Marocca di Casola

Breads of Italy: The Ancient Charm of Marocca di Casola

Marocca di Casola

La Marocca di Casola is an ancient bread typical of one small rural area (Casola, Lunigiana) in Northern Italy. It is made almost entirely with chestnut flour, which is what the locals had in the past, when wheat flour was too expensive. It is dense and has a characteristic flavor. It has recently been recognized as a protected traditional local bread by Slow Food (Presidio Slow Food).

I like everything traditional, and I dig in mysterious breads like this one, so different and so unknown. I did not find any previous blog post about Marocca, but I did find the recipe here and there. From what I know, only a couple of bakeries in the area of Casola still make this bread, so it was quite challenging and exciting to try to revive this recipe by actually making it (and not simply reading about it).

The main issue with actualizing the recipe was that the chestnut flour I found surely required more water than it was suggested (the recipe called for a mere 80 g, I used 220 g). Second, nowadays the local bakeries add yeast in the second fermentation. I omitted the yeast -and relied only on my sourdough starter- the second time I put my hands at this loaf. The result was just as good if not even better compared to when I used brewer’s yeast. Third… the dough is like concrete. It does not rise much but the ferments make cracks appear on the surface. It all looked very primeval and I loved it!

Marocca

How To:
Boil 1 medium-small potato (60-80 g) and put aside to cool (it will be added several hours later). Combine 350 g chestnut flour, 150 g all-purpose flour with 150 g sourdough starter (pasta madre) and 220 g water. Make a ball, cover, and let rest for several hours (3 and 1/2 if going for the sourdough only version, for longer if going for the mixed version with both sourdough and brewer’s yeast). When the ball has leavened (it does not grow much but you can see little bubbles and cracks under the surface) add add 10 g of salt, the potato, and 1 ½ tablespoon olive oil. At this point you can, if you want, add also 5 g fresh yeast dissolved in a little water. Knead until all is incorporated.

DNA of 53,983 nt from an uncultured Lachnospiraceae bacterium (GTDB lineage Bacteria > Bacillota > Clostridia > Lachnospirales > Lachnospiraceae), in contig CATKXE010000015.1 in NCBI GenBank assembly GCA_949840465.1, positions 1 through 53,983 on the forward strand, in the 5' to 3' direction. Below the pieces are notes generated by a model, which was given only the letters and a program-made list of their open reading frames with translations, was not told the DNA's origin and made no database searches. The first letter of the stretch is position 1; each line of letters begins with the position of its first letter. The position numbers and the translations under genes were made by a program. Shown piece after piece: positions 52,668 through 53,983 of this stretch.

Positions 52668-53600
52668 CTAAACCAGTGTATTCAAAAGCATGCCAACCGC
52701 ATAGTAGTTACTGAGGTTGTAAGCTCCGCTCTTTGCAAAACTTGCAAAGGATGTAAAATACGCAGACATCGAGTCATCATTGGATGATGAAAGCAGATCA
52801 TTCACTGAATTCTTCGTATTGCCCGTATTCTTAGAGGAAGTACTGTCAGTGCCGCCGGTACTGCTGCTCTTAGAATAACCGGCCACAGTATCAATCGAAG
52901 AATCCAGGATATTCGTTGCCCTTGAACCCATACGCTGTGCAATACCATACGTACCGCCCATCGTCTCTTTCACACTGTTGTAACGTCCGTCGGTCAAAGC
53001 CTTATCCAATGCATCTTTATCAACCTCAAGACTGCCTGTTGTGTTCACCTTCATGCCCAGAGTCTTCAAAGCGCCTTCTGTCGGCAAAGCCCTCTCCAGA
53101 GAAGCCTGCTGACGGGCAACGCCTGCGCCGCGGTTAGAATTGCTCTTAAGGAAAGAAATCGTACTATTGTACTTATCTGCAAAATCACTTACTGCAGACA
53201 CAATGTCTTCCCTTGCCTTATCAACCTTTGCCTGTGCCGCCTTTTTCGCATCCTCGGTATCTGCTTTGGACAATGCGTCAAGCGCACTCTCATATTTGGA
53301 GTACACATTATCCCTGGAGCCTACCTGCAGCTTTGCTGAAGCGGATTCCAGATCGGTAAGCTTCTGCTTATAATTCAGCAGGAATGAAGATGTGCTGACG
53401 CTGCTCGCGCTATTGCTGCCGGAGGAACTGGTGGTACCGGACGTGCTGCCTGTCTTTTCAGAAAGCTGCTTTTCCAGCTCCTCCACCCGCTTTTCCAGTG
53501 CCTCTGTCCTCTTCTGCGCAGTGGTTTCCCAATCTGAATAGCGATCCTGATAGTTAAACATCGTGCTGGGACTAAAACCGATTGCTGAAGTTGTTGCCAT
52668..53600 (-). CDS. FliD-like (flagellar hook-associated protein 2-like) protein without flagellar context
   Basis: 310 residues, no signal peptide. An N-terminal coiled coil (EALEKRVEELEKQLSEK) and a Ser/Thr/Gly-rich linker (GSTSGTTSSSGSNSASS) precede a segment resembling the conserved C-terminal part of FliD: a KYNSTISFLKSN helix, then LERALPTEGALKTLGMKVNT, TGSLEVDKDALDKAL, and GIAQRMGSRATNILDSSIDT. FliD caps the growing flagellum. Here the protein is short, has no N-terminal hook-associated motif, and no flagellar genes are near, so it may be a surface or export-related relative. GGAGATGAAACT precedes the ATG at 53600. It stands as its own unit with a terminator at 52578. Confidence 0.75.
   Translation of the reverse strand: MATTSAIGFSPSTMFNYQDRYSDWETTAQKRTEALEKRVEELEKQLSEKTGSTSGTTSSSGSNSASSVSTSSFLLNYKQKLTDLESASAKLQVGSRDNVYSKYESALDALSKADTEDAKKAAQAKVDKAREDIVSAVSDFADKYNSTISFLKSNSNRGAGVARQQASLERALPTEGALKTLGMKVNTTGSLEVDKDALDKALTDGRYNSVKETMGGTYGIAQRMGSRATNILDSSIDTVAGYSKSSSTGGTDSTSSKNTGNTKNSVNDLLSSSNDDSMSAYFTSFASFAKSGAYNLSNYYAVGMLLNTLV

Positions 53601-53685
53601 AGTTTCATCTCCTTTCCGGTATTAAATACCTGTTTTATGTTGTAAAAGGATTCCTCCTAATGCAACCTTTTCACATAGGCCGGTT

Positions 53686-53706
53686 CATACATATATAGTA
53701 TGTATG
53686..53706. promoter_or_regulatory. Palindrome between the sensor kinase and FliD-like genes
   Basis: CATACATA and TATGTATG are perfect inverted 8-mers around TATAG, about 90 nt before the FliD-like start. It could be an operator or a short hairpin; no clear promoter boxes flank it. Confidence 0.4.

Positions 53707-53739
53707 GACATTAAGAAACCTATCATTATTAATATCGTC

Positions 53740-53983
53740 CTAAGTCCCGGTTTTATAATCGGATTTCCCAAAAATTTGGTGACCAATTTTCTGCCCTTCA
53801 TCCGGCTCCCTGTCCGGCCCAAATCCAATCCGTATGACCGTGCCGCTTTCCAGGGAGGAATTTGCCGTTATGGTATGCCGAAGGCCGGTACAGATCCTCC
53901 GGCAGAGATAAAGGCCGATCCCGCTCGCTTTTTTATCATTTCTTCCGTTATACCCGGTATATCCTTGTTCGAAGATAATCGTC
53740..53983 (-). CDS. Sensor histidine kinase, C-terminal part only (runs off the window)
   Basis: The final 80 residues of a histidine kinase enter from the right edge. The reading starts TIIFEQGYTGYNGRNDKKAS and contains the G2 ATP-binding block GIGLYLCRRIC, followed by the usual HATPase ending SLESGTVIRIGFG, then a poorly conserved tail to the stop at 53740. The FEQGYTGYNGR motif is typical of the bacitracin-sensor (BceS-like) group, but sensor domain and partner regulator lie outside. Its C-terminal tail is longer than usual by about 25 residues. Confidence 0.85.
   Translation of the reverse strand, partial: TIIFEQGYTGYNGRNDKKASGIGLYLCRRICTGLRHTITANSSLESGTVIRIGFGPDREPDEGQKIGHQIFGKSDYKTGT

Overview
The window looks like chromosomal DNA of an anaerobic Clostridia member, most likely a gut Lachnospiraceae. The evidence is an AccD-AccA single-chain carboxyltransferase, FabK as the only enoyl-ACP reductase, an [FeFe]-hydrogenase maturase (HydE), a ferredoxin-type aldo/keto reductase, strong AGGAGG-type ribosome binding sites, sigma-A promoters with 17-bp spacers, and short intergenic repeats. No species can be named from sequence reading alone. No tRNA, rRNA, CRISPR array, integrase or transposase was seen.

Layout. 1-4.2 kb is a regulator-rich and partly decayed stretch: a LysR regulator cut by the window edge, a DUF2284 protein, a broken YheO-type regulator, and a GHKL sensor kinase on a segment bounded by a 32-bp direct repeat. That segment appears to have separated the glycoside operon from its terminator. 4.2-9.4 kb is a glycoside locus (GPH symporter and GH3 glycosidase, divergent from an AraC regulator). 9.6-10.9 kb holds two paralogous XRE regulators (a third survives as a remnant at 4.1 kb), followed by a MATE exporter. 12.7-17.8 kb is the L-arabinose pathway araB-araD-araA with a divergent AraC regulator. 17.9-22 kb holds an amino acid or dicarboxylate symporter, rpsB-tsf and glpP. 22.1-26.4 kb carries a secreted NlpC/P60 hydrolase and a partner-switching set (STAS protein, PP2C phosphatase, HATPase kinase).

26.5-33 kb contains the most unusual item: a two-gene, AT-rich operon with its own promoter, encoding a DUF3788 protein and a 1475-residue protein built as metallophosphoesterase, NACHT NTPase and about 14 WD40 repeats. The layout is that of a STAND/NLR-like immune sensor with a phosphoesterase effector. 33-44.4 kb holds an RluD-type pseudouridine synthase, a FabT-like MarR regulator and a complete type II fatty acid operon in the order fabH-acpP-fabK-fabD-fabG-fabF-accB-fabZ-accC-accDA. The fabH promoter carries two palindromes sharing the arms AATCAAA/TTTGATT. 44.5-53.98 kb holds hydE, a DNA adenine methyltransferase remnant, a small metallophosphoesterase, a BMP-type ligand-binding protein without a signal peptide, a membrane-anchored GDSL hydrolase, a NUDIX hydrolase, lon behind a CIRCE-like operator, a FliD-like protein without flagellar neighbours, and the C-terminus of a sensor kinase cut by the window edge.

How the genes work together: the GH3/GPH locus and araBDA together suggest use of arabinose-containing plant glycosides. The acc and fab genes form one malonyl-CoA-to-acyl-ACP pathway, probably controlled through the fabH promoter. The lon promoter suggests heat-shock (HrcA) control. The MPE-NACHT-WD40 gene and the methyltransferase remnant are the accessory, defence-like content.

Divide the dough into 2 rounds and place in small baskets dusted with corn flour to rest, covered. If you went for the only sourdough option, let the dough ferment in the fridge for at least one night, better if a whole day. If you went for the mixed version (adding yeast when adding salt) let rest for only 2 hours. When ready, invert of a baking dish, make one slash in the center (or none at all), and bake in a preheated oven at 200 Celsius (392 Fahrenheit) degrees for 35-40 minutes.

marocca

Marocca

Marocca

Marocca

Marocca

Marocca

With this bread I participate to Panissimo, a monthly bread showcase created by moi and Sandra and hosted this month by Sandra. Submissions are accepted on Sandra’s blog until the 30th of September.

And… I am happy to participate to the sparkling monthly showcase of my talented friend Wisla, Sourdough and Yeast.

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Barbara Elisi

Hi there! I am the "soul" behind Bread & Companatico. My main interest is the preservation of bread tradition and craft, with an eye to health. I hope you are having a good time reading this blog, and please don't be shy to connect with me through comments or emails and do keep on bread-ing! 🙂

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25 replies
    • Barbara
      Barbara says:

      thank you Julia. it was not that difficult, really. And if you don’t want to make your own sourdough culture, there are some reliable ones on sale on the net… give them a try.

      Reply
  1. Sheila
    Sheila says:

    Thanks for the recipe. I’ve added it to my list of recipes on food from Lunigiana and will certainly give it a try. By the way, your bread looks a bit lighter in colour than the normal Moracca. Do you think that is down to the chestnut flour you used?

    Reply
    • Barbara
      Barbara says:

      thank you Karin. I got also immediately excited to try it when I read about it. the taste was strange in the beginning, kind of warm in the stomach (?!?) and truly addictive passed the initial surprise…

      Reply
  2. Simona
    Simona says:

    What an interesting bread! I like chestnut flour and have used it to make pasta and cookies, but never thought of adding it to bread dough. I love the color it gives to bread (and pasta too). I certainly would like to taste a slice of your loaf with some of my cheese 😉

    Reply
    • Barbara
      Barbara says:

      that would be a match made in heaven Simona! would like to taste your cheese one day 🙂 ps: don’t forget to send me your address for the well deserved book award.

      Reply
  3. luiz domaszak
    luiz domaszak says:

    Good morning Barbara.

    I am from Brasil and want to send you congratulations for the wonderful recipes ,thank you Barbara for sharing with us
    your knowledgements and skills

    Best regards

    Reply
    • Barbara Elisi
      Barbara Elisi says:

      hi there Luiz and thanks a lot for your precious words. I love traditional breads and am doing what I can to rediscover old Italian breads. so happy you find this useful.

      Reply

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